3. ^ Holtz, Thomas R. Jr. (2012) Dinosaurs: The Most Complete, Up-to-Date Encyclopedia for Dinosaur Lovers of All Ages, Winter 2011 Appendix.
  4. ^ Schmitz, L.; Motani, R. (2011). "Nocturnality in Dinosaurs Inferred from Scleral Ring and Orbit Morphology". Science 332 (6030): 705–8. doi:10.1126/science.1200043. PMID 21493820. 
  5. ^ Sander PM (2000) Long bone histology of the Tendaguru sauropods: implications for growth and biology. Paleobiology 26: 466–488.
  6. ^ a b Griebeler EM, Klein N, Sander PM (2013) Aging, Maturation and Growth of Sauropodomorph Dinosaurs as Deduced from Growth Curves Using Long Bone Histological Data: An Assessment of Methodological Constraints and Solutions. PLoS ONE 8(6): e67012. doi:10.1371/journal.pone.0067012
  7. ^ Gradstein, F.M., Ogg, J.G. and Smith, A.G. (2004). A Geologic Time Scale 2004, Cambridge University Press.
  8. ^ Luciano A. Leal, Sergio A. K. Azevodo, Alexander W. A. Kellner, and Átila A. S. da Rosa (October 18, 2004). "A new early dinosaur (Sauropodomorpha) from the Caturrita Formation (Late Triassic), Paraná Basin, Brazil" (PDF). Zootaxa 690: 1–24.  (Warning: abstract is 12 kb PDF)
  9. ^ Martínez, Ricardo N.; Alcober, Oscar A. (2009). Sereno, Paul, ed. "A basal sauropodomorph (Dinosauria: Saurischia) from the Ischigualasto Formation (Triassic, Carnian) and the early evolution of Sauropodomorpha" (pdf). PLoS ONE 4 (2): 1–12. doi:10.1371/journal.pone.0004397. PMC 2635939. PMID 19209223.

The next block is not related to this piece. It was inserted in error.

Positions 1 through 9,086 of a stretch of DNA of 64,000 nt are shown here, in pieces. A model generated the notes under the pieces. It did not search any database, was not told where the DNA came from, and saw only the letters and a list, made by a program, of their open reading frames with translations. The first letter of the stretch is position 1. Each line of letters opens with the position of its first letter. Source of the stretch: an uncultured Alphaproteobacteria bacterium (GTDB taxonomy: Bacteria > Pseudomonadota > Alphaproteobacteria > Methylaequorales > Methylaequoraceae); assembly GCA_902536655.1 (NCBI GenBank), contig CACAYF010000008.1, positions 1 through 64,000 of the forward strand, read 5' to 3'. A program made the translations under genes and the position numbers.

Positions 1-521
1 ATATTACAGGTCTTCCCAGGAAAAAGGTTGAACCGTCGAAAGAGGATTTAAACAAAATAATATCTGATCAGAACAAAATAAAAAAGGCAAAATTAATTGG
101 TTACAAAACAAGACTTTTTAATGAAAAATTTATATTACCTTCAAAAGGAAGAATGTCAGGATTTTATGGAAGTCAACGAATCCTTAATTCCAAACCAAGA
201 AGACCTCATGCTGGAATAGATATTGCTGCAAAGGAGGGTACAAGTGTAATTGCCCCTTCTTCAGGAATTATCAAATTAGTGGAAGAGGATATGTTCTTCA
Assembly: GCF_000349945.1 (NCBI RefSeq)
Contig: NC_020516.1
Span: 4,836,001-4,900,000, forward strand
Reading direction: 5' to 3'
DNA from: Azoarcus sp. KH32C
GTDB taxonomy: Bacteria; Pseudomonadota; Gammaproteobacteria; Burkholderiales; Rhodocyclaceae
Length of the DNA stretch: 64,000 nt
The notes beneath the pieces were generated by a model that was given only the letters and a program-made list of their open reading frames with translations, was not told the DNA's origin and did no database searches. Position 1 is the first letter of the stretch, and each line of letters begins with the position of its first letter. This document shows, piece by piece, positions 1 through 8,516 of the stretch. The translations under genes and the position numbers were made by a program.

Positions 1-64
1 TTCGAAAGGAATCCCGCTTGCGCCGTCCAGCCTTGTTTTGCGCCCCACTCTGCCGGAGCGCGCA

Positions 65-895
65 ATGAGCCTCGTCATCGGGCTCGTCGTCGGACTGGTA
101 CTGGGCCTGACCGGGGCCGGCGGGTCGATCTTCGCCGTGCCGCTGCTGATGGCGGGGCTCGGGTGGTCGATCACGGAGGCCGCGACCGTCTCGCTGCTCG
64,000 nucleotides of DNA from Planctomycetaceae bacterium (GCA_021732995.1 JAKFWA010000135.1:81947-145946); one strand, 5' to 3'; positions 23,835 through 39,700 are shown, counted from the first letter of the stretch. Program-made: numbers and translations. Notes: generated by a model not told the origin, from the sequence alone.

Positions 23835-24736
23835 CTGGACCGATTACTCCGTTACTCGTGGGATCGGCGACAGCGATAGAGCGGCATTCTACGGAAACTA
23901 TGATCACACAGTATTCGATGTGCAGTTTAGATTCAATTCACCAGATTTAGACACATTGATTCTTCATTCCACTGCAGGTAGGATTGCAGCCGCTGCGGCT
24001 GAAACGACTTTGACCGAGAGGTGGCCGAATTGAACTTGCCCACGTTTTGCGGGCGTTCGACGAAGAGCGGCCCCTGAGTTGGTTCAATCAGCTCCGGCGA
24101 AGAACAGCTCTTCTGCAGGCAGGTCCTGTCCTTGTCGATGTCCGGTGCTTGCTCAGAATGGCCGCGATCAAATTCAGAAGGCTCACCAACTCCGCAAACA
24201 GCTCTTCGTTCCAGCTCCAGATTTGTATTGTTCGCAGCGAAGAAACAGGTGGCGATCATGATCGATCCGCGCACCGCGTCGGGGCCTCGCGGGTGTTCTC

10. ^ Ricardo N. Martinez, Paul C. Sereno, Oscar A. Alcober, Carina E. Colombi, Paul R. Renne, Isabel P. Montañez and Brian S. Currie (2011). "A Basal Dinosaur from the Dawn of the Dinosaur Era in Southwestern Pangaea". Science 331 (6014): 206–210. doi:10.1126/science.1198467. PMID 21233386. 
  11. ^ "All Things Considered". National Public Radio. October 21, 1999.
  12. ^ Sereno, P.C. (1998). "A rationale for phylogenetic definitions, with applications to the higher-level taxonomy of Dinosauria". Neues Jahrbuch fur Geologie und Palaontologie: Abhandlungen 210: 41–83. 
  13. ^ Yates, Adam M. (2007). "The first complete skull of the Triassic dinosaur Melanorosaurus Haughton (Sauropodomorpha: Anchisauria)". In Barrett & Batten (eds.), Evolution and Palaeobiology: 9–55. 
  14. ^ a b Fernando E. Novas, Martin D. Ezcurra, Sankar Chatterjee and T. S. Kutty (2011). "New dinosaur species from the Upper Triassic Upper Maleri and Lower Dharmaram formations of central India". Earth and Environmental Science Transactions of the Royal Society of Edinburgh 101 (3–4): 333–349. doi:10.1017/S1755691011020093. 
  15. ^ Pol D., Garrido A., Cerda I.A. (2011). Farke, Andrew Allen, ed. "A New Sauropodomorph Dinosaur from the Early Jurassic of Patagonia and the Origin and Evolution of the Sauropod-type Sacrum". PLoS ONE 6 (1): e14572. doi:10.1371/journal.pone.0014572. PMC 3027623. PMID 21298087. 
  16. ^ Martin, A.J. (2006). Introduction to the Study of Dinosaurs. Second Edition. Oxford, Blackwell Publishing. pg. 299-300. ISBN 1–4051–3413–5.

External links[edit]